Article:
Friday, January 24, 2014

Geo 730: Jan. 24, Day 389: Galice Slate

So far this year, I've been focused heavily on the igneous component of the Josephine Ophiolite. I'm pretty sure I read recently that the term "ophiolite" has been restricted to strictly the igneous sequence, with which I have no problem. However, as soon as the fresh sea floor is exposed- typically pillow basalt or breccia- it's subject to sedimentation. The sources of such sediment are numerous: near the ridge itself, metallic sulfides from black smokers can be significant. Accumulation of siliceous tests, for example from radiolaria and diatoms, in the absence of terrigenous sediments, can accumulate surprising thicknesses.
Image Credit: College of The Redwoods
In the case of the Josephine Ophiolite though, as a back-arc basin, it started receiving terrigenous (land-erosion-derived/terrestrial) sediment very soon after the sea floor was formed. In the above schematic, this sediment is labeled "pelagic sequence," and is named the Galice Formation. During deformation and compression, presumably associated with the accretion of the western Jurassic belt to North America, the Galice was metamorphosed to slate. This outcrop is at a little park just south of the major tunnel on 199.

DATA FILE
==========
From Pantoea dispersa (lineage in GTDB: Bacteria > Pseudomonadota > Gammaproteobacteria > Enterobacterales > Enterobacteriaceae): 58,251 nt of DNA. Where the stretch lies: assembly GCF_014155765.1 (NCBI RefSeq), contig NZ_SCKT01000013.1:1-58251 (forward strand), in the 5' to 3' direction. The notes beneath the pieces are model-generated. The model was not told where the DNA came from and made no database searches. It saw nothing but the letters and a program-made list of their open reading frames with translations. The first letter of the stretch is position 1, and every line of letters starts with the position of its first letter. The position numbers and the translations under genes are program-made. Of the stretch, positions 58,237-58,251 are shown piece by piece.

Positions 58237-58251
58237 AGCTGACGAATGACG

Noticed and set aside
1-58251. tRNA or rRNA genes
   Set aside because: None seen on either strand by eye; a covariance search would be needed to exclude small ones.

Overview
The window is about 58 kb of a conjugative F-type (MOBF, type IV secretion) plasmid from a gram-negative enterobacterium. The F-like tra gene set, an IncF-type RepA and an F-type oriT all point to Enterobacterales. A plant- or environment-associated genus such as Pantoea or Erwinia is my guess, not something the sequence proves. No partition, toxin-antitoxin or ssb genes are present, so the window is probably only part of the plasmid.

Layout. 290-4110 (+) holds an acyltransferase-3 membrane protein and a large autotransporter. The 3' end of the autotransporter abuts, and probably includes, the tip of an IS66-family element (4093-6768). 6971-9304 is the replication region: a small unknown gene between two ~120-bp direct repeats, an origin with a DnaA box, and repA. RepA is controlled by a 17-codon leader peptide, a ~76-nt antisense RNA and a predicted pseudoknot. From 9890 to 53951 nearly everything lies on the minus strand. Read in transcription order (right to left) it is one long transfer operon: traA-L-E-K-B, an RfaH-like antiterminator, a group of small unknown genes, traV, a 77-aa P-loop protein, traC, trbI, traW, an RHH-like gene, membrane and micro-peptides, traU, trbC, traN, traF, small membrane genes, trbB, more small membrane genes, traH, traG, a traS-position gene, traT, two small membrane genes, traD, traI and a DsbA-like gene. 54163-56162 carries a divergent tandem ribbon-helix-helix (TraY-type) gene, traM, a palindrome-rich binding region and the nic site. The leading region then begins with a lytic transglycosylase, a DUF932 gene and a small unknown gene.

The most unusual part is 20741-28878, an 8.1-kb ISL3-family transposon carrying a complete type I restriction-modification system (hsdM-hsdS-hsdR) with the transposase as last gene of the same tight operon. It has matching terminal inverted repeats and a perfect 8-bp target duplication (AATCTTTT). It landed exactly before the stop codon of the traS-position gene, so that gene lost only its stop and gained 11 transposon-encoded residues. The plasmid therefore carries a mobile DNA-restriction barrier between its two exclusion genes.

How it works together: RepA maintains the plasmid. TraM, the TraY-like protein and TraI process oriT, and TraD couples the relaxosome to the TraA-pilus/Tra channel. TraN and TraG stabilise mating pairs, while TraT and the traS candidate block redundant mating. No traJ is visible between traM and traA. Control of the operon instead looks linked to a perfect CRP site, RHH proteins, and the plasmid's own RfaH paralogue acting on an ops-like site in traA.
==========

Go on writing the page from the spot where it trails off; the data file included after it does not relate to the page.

BTW, the issue with the index I mentioned yesterday has been fixed, and based on several test clicks, last year's links are now working correctly.

Photo unmodified. May 8, 2013. FlashEarth Location. Indexed

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